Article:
Are gutting and peeling ducks any different than chickens?

Discussion in 'Meat Birds ETC' started by jason_mazzy, Jan 16, 2011.

  1. jason_mazzy

    jason_mazzy Chillin' With My Peeps

    499
    2
    111
    Jan 7, 2011
    I have a large peking Drake I may be willing to do away with in as I am thinking of replacing him with a few welsh harlequins. The peking and a cayuga I have are so large compared to my khakis, that I figure if I'm gonna lay one down to get more ducks it should be the only breed that doesn't have any mallard in it. Seeing as the cayuga and the welsh's and the khakis can make a pretty cross I figure the Peking is my only choice left. So I am wondering if it is as simple as gutting, removing the head and scalding the bird (then plucking), or if there is more things I should consider when butchering? Yes this will be my first duck. But I have done small hand birds before.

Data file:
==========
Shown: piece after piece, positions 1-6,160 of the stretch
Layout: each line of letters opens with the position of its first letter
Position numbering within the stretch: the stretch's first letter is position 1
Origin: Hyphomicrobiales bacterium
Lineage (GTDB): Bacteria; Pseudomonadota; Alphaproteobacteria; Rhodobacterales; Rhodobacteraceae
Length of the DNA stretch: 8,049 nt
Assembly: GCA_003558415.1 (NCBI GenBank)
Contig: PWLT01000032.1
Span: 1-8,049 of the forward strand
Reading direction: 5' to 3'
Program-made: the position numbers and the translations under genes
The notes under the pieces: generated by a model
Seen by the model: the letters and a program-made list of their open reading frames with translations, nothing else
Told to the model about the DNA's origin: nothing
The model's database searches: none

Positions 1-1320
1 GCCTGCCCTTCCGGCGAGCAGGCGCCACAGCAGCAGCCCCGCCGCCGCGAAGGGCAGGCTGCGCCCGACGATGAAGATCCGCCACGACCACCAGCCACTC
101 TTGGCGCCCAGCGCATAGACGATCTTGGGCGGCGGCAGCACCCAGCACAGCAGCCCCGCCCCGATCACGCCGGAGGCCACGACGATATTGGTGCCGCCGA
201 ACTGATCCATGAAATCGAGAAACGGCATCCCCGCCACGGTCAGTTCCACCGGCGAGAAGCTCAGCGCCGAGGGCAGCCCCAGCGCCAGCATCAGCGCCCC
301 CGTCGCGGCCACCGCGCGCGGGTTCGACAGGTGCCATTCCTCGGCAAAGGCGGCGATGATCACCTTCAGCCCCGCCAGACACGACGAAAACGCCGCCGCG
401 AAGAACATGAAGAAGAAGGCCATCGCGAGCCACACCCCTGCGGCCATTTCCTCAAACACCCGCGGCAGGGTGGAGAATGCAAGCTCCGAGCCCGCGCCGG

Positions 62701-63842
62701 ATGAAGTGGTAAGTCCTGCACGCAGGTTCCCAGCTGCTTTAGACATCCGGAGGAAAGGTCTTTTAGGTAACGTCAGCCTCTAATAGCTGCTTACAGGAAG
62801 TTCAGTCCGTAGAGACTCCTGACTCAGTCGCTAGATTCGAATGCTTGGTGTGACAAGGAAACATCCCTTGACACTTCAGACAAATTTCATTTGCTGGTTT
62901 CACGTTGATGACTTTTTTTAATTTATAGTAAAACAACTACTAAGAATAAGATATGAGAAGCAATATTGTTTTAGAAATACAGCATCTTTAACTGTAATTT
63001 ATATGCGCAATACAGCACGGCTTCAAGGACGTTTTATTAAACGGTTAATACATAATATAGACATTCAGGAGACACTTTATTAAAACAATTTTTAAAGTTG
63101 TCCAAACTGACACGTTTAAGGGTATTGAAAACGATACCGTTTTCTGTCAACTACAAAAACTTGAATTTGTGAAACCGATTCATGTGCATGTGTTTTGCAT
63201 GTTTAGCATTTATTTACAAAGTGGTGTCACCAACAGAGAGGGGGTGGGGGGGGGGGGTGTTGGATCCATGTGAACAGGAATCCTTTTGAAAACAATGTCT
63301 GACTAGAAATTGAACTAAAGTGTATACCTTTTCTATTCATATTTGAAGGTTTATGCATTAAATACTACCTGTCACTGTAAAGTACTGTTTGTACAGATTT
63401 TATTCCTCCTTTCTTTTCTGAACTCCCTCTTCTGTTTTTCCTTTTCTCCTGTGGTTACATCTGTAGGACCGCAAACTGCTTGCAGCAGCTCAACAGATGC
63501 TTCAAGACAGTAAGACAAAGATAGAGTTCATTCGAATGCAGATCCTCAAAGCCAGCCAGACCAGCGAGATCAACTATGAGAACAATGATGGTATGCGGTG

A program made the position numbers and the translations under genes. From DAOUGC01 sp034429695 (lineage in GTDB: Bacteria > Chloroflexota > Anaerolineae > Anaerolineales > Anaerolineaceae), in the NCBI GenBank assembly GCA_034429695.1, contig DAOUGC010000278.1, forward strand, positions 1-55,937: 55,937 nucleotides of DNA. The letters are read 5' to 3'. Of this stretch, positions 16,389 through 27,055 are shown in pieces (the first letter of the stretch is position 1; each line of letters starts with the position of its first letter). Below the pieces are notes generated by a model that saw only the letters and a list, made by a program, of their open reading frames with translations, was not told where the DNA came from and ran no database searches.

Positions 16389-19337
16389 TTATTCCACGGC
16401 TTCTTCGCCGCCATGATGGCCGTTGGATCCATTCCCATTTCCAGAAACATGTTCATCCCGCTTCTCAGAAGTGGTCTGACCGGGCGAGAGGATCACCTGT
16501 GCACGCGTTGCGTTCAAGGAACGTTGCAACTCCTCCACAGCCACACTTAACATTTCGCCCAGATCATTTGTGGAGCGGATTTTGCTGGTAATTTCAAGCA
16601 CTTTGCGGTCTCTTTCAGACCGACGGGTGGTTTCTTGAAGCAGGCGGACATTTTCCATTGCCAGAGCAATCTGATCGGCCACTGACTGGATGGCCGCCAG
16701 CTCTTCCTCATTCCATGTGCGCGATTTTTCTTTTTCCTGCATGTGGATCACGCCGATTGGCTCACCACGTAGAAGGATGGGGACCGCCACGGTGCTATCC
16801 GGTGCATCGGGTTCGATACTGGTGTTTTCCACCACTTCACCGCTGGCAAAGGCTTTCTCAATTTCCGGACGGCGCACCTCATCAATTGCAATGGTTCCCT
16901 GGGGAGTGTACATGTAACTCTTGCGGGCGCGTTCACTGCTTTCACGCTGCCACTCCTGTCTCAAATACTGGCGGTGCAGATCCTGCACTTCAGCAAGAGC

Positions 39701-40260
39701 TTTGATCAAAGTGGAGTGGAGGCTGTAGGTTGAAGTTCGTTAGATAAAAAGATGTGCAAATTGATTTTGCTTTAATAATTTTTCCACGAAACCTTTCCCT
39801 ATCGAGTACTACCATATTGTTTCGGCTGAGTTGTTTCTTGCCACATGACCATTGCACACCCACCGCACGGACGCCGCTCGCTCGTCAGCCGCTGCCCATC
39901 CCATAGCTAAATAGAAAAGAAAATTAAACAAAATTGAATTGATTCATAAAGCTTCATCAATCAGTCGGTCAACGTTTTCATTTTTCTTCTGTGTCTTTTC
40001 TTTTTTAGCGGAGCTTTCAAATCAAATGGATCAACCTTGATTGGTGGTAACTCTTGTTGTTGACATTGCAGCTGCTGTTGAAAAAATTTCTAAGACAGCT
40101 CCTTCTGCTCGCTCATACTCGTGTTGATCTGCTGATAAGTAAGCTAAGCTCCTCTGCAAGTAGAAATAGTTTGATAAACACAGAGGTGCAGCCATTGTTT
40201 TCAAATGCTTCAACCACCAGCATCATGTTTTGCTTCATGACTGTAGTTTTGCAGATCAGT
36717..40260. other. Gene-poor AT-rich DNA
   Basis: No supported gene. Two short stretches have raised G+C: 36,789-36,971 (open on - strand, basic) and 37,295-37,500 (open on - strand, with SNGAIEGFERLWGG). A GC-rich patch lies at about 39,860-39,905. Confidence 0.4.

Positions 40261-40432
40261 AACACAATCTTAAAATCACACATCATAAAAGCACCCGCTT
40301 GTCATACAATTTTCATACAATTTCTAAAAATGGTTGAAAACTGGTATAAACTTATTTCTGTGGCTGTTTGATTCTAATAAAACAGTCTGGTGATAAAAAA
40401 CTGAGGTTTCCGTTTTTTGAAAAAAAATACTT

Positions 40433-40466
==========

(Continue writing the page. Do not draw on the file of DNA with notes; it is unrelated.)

Last edited: Jan 16, 2011
  2. jason_mazzy

    jason_mazzy Chillin' With My Peeps

    499
    2
    111
    Jan 7, 2011
    guessing it is the same by lack of replies lol
     
  3. 95yj

    95yj Chillin' With My Peeps

    702
    3
    131
    Nov 25, 2009
    Central Vermont
    I've never butchered ducks, so take this with a grain of salt, but i think i heard that ducks are a little different when it comes to scalding and plucking since their feathers are oily and water proof.
     
  4. Talihofarms

    Talihofarms Chillin' With My Peeps

    320
    1
    103
    Dec 4, 2010
    Older ducks are more difficult to pluck.
    Add drop of dish detergent to scald water.
    Dip in and out several times.
    Increase scald temp around 155.





    Good Luck
     
  5. jaj121159

    jaj121159 Chillin' With My Peeps

    468
    21
    134
    May 27, 2010
    Northeast Nebraska
    With ducks, I skin them. I open the skin up below the neck and peel it back. Cut out the breasts. Then continue the skinning and pull back over the legs after cutting off the legs at the first knee. Cut off the leg quarters. No muss, little blood and very little guts. Works great.
     

BackYard Chickens is proudly sponsored by